WDC Makes a Difference
One of the primary reasons for the existence of any trade or professional association is the desire to impact public policy decisions which affect the manner and/or profitability of carrying on that trade or profession. WDC (or CTCW, as it was previously known) has always viewed and treated its legislative involvement as a top priority. The right to lobby is a constitutional right “to petition the Government.” That right is also a practical necessity, required to ensure that our legislative processes remain representative and consider the respective positions of competing interests.
The principle that guides WDC’s involvement in the public policy arena is the desire to ensure fairness in our civil justice system. This means a system that is fair to defendants as well as to plaintiffs. WDC members respect the role and professional skills of most plaintiff lawyers. Our public battles involve making sure that the “rules of the game” are balanced and treat all parties equally and fairly.
The involvement of WDC in the 2009-10 legislative session was a superb example of “we can and do make a difference.”
Immediately following the general election in November 2008, the President of WAJ (formerly WATL) sent an e-mail to members saying “we won.” The legislature would now be under the control of two houses and a governor who were sympathetic to plaintiff lawyers and their agenda.
With odds heavily stacked in their favor, plaintiff lawyers requested numerous changes to Wisconsin law which would favor their ability to be successful in their pursuit of damages on behalf of their clients. These changes included returning joint and several liability to pre-1995 law where a defendant as little as 1% at fault could pay 100% of damages—a system our members argued over 15years ago amounted, in many instances, to legal extortion.
This proposed change and changes regarding combined fault and mandating jury instructions on the results of the percentage of negligence findings were remarkably (not a friendly description) included in the budget bill by a plaintiff lawyer-friendly governor. Not only were the proposals bad public policy, but they were buried in the budget in hopes of avoiding an open public debate on the demerits of the proposals.
WDC and others in the business and professional communities engaged in an incredible, and very credible, effort that ultimately saw these measures defeated. The battle was not over after the budget as numerous other bills supported by the plaintiffs’ bar surfaced over the course of the session and were likewise turned back. (Please see “Legislative Review” by Andy Cook in this issue for detail on the specific proposals.)
The WDC Board has the responsibility of overseeing and coordinating the policy-making function of the entire organization. WDC is registered with the State Ethics Board as a Principle which employs The Hamilton Consulting Group as the lobbying arm for the association. The WDC Board committed its time and resources and that of the Hamilton Group to actively and vigorously oppose those initiatives which would have tipped the balance in favor of more and higher damage awards and harmed our civil justice system.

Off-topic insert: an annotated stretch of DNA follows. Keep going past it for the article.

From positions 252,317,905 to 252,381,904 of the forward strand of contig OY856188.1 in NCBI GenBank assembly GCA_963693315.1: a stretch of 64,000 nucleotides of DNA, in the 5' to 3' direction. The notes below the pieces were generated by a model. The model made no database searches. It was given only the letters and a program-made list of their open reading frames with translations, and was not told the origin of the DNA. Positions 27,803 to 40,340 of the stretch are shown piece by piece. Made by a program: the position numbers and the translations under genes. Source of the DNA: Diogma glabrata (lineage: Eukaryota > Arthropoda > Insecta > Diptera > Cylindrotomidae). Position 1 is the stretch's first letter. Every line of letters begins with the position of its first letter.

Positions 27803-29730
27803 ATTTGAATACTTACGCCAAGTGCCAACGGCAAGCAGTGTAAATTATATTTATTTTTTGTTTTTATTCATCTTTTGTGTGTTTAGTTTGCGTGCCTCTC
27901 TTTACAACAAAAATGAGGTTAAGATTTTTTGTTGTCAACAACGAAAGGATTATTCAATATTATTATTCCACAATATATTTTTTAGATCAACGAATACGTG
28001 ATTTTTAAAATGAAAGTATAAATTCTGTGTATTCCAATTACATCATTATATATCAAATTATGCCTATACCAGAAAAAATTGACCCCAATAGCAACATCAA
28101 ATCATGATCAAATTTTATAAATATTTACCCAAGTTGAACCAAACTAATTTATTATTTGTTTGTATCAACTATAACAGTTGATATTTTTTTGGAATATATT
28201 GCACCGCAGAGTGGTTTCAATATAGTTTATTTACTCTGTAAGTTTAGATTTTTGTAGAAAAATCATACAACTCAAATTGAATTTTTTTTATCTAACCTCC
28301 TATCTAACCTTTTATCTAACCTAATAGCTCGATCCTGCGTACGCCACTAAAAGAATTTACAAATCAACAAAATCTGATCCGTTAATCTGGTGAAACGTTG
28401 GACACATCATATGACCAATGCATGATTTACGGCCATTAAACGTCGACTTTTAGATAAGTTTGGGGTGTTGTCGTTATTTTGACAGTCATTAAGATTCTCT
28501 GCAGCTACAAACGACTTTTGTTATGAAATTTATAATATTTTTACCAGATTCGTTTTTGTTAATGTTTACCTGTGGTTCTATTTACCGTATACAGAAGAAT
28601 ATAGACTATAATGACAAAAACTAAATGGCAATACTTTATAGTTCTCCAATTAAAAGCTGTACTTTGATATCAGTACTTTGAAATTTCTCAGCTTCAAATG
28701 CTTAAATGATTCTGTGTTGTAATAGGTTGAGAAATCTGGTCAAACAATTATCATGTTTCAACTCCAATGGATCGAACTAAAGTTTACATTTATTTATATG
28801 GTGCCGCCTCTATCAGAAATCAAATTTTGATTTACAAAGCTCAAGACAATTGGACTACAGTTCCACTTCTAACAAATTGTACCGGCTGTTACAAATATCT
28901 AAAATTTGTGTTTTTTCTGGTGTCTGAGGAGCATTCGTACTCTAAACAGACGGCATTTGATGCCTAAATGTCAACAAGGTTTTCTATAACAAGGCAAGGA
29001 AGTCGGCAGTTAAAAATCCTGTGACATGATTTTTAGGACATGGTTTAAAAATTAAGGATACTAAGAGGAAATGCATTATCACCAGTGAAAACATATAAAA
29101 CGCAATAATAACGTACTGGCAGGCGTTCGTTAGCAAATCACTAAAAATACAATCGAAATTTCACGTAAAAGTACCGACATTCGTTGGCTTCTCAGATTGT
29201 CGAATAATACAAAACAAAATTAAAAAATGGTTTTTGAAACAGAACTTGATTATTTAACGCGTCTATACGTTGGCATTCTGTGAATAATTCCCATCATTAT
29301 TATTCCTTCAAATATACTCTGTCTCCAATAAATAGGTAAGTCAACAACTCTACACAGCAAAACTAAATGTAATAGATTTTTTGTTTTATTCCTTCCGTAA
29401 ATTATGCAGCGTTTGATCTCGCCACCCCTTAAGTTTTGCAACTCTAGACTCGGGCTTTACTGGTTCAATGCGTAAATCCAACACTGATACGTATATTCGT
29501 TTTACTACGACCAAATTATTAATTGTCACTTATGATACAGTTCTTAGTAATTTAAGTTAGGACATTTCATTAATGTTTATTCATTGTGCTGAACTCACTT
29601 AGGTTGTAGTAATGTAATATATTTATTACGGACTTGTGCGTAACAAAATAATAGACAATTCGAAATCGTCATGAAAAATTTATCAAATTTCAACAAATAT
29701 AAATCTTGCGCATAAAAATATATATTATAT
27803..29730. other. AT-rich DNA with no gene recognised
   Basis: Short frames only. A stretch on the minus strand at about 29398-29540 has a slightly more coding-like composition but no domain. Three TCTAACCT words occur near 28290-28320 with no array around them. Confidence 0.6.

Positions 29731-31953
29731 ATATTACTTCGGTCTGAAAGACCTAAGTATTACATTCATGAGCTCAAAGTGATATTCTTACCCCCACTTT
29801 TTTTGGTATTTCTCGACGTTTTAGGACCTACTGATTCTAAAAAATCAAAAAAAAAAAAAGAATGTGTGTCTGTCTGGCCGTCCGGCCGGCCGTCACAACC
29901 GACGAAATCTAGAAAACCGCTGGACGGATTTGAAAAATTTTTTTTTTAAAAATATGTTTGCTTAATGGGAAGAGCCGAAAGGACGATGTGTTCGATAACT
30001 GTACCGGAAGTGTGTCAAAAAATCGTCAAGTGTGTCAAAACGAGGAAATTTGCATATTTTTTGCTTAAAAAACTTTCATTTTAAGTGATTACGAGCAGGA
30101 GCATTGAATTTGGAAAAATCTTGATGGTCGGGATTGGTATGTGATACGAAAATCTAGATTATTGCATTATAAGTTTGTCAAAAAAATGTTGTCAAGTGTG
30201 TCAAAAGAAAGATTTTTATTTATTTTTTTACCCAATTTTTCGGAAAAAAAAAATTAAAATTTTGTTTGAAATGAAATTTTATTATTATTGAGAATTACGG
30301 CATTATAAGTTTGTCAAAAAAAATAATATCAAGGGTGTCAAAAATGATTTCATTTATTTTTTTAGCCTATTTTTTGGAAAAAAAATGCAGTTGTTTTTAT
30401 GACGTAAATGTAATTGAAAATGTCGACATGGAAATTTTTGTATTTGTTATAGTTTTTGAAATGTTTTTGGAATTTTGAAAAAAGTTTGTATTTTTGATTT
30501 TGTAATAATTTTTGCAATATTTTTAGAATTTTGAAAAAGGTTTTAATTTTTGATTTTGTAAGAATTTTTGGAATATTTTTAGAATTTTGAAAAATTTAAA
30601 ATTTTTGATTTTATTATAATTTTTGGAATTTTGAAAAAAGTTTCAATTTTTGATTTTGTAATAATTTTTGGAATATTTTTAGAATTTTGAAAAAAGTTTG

WDC officers, Board members, Past-Presidents and other members took time from busy schedules to testify before, often unfriendly, legislative committees. The testimony and expertise demonstrated by our members provided a critical counter-balance to the efforts of the plaintiffs’ bar and supplemented and complemented the ongoing efforts of Andy Cook, Bob Fassbender and Andy Engel of Hamilton and those of other allies, primarily business and professional association members of the Wisconsin Civil Justice Council (WCJC).
As in most competitive team sports, there are times to play offense and times to play “aggressive” defense. This session was all about defense, which in several instances involved preserving (joint and several liability and access to medical records) that were achieved on offense in 1995 when the efforts of WDC (CTCW) and others achieved significant reforms in restoring fairness to our civil justice system.
[WDC (CTCW) was also instrumental in securing the passage of several pieces of significant legislation in 2006—all of which were, unfortunately, vetoed by Governor Doyle. These included adoption of Daubert standards, changes to “risk contribution” and major changes to product liability, a long-time WDC initiative.]
As our members well know, however, success often results from defense. The success of this session, as well as the offensive successes in 1995 and other years, confirms the ability of WDC to favorably impact public policy and ensure that our civil justice system treats defendants, as well as plaintiffs, equally and fairly.
Perhaps in the 2011 legislative session, WDC can once again spend some time on offense and pursue the changes adopted, but vetoed, in 2006 as well seeking long overdue changes to the current one-sided nature of Wisconsin’s default judgment rules.
Jim Hough has been government relations advisor to WDC & CTCW since 1985. He also served as part-time Executive Director of CTCW from 1985 to 2001. Semi-retired, Jim remains affiliated with the Hamilton Consulting Group as a consultant on civil justice and economic development issues.